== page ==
Life has become easier for those of us who love classic Mustangs. In the old days-the '70s and '80s-we were limited in what we could do with a vintage Mustang. At the mercy of salvage yards and a limited aftermarket industry, we had to improvise at every turn.
Today, companies like Master Power Brakes make short work of upgrading your braking system. You can bolt on disc brakes at all four corners. And, you can install power brakes any number of ways in '65-'66 Mustangs that were never available with power disc brakes to begin with.
One of the greatest challenges for those with '67-'70 Mustangs is installing a power booster when there's a big-block underhood. Mix in those Shelby pent-roof valve covers, and the potential for obscenities becomes great. The stock power booster is virtually impossible to remove and install with the valve covers installed; it just doesn't fit. Master Power Brakes changes all that with a compact power booster/master cylinder combination that fits like a glove-without removing the valve cover.
Our Master Power Brake (No....
Our Master Power Brake (No. BM1521KA) booster kit arrived with virtually everything needed for installation: booster, master cylinder, distribution block with warning switch, vacuum hose, and installation hardware. Not shown here is the power-brake pedal assembly, also included. The GM distribution/proportioning-valve block combo shown here is optional. You may have to do your own line fabrication or purchase lines, with fittings and flares, already made. Any seasoned auto parts store or hydraulic-line shop can make lines for you.
This is the area we are dealing...
This is the area we are dealing with. To install the Master Power Brakes booster, drill out the existing threaded-nut plates to get the booster studs through the firewall. You also have to drill an additional hole at the six o'clock position.
At the six o'clock position,...
At the six o'clock position, relative to the master-cylinder opening in the firewall, drill a small pilot hole, followed by a 31/48-inch hole.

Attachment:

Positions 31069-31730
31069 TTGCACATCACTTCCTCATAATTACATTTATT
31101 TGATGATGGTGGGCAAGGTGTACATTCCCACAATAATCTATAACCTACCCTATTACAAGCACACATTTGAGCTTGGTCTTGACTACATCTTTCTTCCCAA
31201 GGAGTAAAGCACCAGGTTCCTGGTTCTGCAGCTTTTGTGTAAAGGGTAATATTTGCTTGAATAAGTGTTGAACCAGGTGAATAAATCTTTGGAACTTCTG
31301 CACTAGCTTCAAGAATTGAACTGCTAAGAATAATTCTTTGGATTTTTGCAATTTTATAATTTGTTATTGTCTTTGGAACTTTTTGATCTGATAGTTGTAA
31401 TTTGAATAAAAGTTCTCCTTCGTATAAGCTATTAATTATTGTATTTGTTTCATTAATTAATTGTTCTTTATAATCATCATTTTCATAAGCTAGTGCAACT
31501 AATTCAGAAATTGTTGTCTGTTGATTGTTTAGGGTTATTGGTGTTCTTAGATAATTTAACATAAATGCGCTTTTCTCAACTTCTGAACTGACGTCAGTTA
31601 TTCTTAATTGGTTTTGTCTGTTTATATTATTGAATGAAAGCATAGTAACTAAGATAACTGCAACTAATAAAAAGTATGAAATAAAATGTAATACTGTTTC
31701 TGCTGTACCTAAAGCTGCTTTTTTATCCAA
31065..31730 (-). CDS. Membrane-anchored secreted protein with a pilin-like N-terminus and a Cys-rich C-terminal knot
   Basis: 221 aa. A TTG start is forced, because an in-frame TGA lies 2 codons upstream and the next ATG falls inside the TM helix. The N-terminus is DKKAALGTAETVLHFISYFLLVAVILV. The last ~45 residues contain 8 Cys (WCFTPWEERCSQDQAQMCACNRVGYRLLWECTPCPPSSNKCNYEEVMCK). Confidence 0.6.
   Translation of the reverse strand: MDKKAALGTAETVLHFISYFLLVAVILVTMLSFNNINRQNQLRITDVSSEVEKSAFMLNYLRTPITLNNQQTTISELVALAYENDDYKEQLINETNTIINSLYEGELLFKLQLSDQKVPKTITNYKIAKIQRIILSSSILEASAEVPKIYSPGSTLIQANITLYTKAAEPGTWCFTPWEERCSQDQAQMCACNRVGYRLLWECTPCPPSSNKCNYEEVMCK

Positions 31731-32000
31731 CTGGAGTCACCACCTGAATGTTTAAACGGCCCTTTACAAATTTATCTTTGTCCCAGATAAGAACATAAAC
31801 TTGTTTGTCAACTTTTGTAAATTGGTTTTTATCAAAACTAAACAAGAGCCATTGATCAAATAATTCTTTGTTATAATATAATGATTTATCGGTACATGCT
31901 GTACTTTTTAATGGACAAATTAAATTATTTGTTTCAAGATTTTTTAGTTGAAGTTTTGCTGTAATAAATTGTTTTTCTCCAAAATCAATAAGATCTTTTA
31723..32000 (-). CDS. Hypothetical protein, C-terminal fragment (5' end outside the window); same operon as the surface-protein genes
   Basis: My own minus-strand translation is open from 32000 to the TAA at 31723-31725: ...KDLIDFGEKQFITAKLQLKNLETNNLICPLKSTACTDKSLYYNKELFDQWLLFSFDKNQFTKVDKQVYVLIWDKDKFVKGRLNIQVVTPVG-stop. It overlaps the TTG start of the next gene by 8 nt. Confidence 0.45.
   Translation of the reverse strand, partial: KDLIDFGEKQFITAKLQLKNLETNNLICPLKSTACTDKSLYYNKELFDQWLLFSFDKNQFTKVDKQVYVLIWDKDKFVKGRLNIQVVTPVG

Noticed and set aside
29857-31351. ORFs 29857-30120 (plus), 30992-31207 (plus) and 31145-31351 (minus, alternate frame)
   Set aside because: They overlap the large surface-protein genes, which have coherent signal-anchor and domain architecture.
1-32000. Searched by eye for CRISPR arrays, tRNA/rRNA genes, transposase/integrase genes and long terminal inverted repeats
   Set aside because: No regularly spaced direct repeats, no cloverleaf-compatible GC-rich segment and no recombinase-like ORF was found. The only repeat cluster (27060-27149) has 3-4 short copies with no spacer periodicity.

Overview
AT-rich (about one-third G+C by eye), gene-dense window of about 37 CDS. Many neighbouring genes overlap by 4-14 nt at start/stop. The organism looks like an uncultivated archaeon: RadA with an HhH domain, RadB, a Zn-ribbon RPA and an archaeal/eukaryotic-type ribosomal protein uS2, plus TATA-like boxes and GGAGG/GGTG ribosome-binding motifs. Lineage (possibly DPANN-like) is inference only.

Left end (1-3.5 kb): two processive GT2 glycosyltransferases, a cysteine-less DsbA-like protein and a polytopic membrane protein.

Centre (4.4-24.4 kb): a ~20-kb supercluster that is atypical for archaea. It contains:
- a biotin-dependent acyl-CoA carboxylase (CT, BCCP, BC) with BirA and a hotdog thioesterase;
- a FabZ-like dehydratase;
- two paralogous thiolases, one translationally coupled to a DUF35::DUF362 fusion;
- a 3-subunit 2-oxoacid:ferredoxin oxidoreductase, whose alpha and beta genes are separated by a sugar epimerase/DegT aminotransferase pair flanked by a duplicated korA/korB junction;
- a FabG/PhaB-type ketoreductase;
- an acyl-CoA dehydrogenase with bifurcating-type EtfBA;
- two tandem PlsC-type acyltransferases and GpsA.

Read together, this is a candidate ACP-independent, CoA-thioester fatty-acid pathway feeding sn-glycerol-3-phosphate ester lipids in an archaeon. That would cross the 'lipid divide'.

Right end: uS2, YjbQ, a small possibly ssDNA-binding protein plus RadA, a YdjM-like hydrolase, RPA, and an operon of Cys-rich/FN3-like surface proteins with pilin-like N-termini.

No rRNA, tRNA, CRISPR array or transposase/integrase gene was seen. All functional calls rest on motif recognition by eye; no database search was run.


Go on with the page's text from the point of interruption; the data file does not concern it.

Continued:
This accommodates the additional...
This accommodates the additional stud in the power booster.
We have actually removed the...
We have actually removed the brake-pedal support to show you the drilling process. Existing nut plates are drilled out to 3/8-7/16 inch to make way for the power-booster studs. You can do this with the pedal support still in the car.
The Master Power Brakes power...
The Master Power Brakes power booster and master-cylinder assembly is test-fitted in place. Installation, even with a huge FE big-block and Shelby pent-roof valve covers, is simple. It glides right in-our test fit is perfect.
Chuck Schnarr and Laurie Slawson...
Chuck Schnarr and Laurie Slawson install our power booster. Chuck holds the booster while Laurie runs the nuts down underdash.
Chuck tightens the self-locking...
Chuck tightens the self-locking nuts up under the dash. He has removed the steering column for visibility. Unless you do otherwise, you will have to contend with the column.
Installed, the master cylinder...
Installed, the master cylinder and power booster clear the Shelby pent-roof valve covers nicely. You can even remove the valve cover with the master cylinder installed.
We have removed the master...
We have removed the master cylinder for the brake hydraulic-line portion of this installation. Because our '68 Mustang fastback had manual drum brakes to begin with, we need to drill an additional 3/8-inch hole (arrow) as indicated. This clears the proportioning-valve clamp bolt with the stock '68-'69 front-disc brake distribution block.
The stock '68-'69 distribution...